What’s the secret to raising little boys?
Well it’s not rocket science. It’s not even really anything that profound.
It may be something you’ve already heard before.
Have you ever felt like you had to ask your child 10 times to brush their teeth before you could leave the house?
If you’re a boy mom, 28 may be a much more realistic number.
Until last week, I thought it was because my kids were annoyed by the sound of my voice and they must have been tuning me out.
I’ve considered whether their ears are super sensitive like dogs. Maybe when I ask them to do something important my voice is a super high frequency like a whistle would sound to a dog?
Or maybe they just like the sound of my voice so much, that they want to hear me say things over and over again?
I recently learned that’s not the case at all.
I heard a parenting talk by David Thomas, author of the books Wild Things: The Art of Nurturing Boys (Tyndale House Publishers) and Are My Kids on Track? The 12 Emotional, Social & Spiritual Milestones Your Child Needs to Reach.
Thomas spoke about the different developmental milestones that children reach at each age. The main point that I took away from it was that 5-8 year old boys are mostly visual learners!
Back To The Basics
I wish I had heard this tip about raising little boys sooner. Even after two years of graduate school and multiple classes on child development, I didn’t realize how differently they learn.
So many meltdowns and power struggles could have been avoided in our house!
I probably did hear this back in Child Development 101. But sometimes you have to live it before it really sinks in.
What really made sense to me was when Thomas pointed out that if your child isn’t doing what you want them to do, it’s really your fault as their parent. It’s your fault because you haven’t set up their environment for success.
It may not seem like it sometimes, but kids actually want to make us happy. They truly want to be good.
So it would make sense that sometimes when they aren’t doing what we want them to, it’s because we have made it too hard for them.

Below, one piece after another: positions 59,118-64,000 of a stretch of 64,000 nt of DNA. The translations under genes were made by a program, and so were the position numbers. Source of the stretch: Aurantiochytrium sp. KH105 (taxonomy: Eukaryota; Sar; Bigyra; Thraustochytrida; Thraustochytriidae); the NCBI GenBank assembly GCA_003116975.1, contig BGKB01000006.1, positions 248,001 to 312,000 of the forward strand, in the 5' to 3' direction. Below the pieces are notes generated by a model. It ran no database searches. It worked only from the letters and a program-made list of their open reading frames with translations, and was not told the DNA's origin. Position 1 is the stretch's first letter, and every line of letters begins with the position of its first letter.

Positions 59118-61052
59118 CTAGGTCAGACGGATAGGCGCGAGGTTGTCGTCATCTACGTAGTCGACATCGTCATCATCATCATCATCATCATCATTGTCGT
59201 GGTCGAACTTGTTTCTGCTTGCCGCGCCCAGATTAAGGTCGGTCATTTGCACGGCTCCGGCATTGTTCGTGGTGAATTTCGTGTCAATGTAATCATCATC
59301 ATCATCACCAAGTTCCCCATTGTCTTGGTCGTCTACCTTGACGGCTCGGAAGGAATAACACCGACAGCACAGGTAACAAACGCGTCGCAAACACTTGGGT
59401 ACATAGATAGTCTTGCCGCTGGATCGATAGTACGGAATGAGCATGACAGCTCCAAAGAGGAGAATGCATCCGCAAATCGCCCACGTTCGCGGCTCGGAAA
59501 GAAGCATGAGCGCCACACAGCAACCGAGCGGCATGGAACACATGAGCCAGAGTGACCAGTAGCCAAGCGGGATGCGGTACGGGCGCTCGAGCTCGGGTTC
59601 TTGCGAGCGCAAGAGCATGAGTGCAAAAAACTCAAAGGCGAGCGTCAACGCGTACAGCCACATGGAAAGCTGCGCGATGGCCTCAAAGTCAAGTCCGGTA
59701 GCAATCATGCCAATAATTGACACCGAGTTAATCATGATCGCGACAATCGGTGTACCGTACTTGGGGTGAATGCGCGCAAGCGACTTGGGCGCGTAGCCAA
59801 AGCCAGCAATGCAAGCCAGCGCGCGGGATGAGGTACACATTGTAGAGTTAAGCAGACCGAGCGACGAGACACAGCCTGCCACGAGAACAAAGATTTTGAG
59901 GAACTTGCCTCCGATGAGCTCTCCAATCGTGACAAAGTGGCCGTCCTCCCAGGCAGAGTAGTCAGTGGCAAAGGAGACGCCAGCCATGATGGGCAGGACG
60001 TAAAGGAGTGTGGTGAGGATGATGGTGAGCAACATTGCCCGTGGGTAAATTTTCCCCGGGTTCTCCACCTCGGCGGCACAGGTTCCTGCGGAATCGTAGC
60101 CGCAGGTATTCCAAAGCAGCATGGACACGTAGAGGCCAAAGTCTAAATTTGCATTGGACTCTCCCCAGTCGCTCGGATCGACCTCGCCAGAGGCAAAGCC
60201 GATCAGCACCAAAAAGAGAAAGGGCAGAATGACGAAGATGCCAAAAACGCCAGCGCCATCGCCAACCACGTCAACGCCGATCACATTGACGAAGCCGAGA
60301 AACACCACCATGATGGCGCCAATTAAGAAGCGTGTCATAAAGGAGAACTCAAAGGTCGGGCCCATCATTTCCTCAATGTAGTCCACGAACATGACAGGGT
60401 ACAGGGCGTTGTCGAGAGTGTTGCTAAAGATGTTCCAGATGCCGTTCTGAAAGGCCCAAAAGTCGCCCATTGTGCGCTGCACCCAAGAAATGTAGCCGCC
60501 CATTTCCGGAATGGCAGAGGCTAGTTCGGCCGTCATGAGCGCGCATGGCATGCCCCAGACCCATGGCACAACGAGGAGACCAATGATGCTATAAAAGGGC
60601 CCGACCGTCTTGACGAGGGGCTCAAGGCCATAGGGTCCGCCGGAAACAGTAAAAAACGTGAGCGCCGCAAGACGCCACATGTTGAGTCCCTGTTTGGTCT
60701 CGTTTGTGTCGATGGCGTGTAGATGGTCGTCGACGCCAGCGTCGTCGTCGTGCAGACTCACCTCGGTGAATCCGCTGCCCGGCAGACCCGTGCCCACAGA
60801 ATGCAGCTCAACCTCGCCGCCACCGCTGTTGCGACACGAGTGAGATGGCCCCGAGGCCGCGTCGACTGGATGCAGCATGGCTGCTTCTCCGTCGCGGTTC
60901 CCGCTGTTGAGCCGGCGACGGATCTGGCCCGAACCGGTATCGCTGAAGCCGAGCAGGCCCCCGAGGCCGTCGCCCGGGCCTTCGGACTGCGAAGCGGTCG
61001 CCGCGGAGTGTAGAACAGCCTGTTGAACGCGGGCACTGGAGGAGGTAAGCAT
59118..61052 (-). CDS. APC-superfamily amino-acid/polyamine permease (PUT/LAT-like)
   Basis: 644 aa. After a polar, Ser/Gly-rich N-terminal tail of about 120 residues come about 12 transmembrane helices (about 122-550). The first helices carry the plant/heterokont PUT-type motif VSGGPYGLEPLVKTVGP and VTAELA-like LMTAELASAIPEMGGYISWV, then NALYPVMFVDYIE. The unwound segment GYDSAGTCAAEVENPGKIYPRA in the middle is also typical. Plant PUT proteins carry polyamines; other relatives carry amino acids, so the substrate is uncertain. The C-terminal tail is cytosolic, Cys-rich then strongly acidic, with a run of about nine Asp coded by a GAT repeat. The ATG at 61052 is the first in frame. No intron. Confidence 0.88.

Instead of engaging in power struggles with your kids about why they haven’t done what you asked them to do a hundred times already, make it easy for them to remember.
Boys have a larger part of their brains dedicated to spatial and mechanical functioning than girls do. This is why boys need to be able to visualize things in order to learn them.
Now it makes sense to me why when my husband was starting up his business, he had had little sticky notes all over the wall in our office. Each one had a different task that he wanted to focus on in order to be successful.
Set Them Up For Success
As parents, we can help set our children up for success by using visual cues and reminders around the house.
For example, you could put up a sign with a list of the 3 things your son needs to do in the bathroom before getting ready for school. Make sure to keep it simple.
You could use a small sign that says Flush, Wash, Brush.
A simple list of what steps are needed to get ready in the morning in your child’s bedroom can go a long way! For younger kids, you could use pictures of what the steps are.
Post a schedule near your child’s virtual learning space and make sure it’s visible all day. Here are a few other tips on setting up your child’s virtual learning space.
If you walk through your child’s elementary school, chances are you will see lots of bright and cheery pictures. In their classroom, you’ll probably see lists of expectations and schedules all over the walls.
That’s not just a coincidence!
It also makes sense now why the watch my son got for his 6th birthday was one of his favorite gifts. He didn’t take it off even at night!
It was pretty nice to tell him to check his watch when he asked what time it was every 5 minutes. But now I see why it meant so much to him!
Think Before You Speak
We can use this principle to help us be more proactive.
Instead of always saying things like “stop, no, don’t, quit,” we can show our children what we want them to do. You can easily do this by removing the things from their environments that you don’t want your child doing.
During virtual learning, make sure the only things that are in the learning space are school materials.
Of course, this isn’t always realistic or possible to do. But I’m sure you can help by reducing at least some of the distractions.
Following this parenting tip doesn’t mean we shouldn’t set high expectations for our kids. It is a good reminder for why yelling doesn’t get you as far though.
I’m definitely excited to try it and hopefully save my breath a little!
If you enjoyed reading this, I’d love for you to share it with others who you think might need this tip for parenting boys too!
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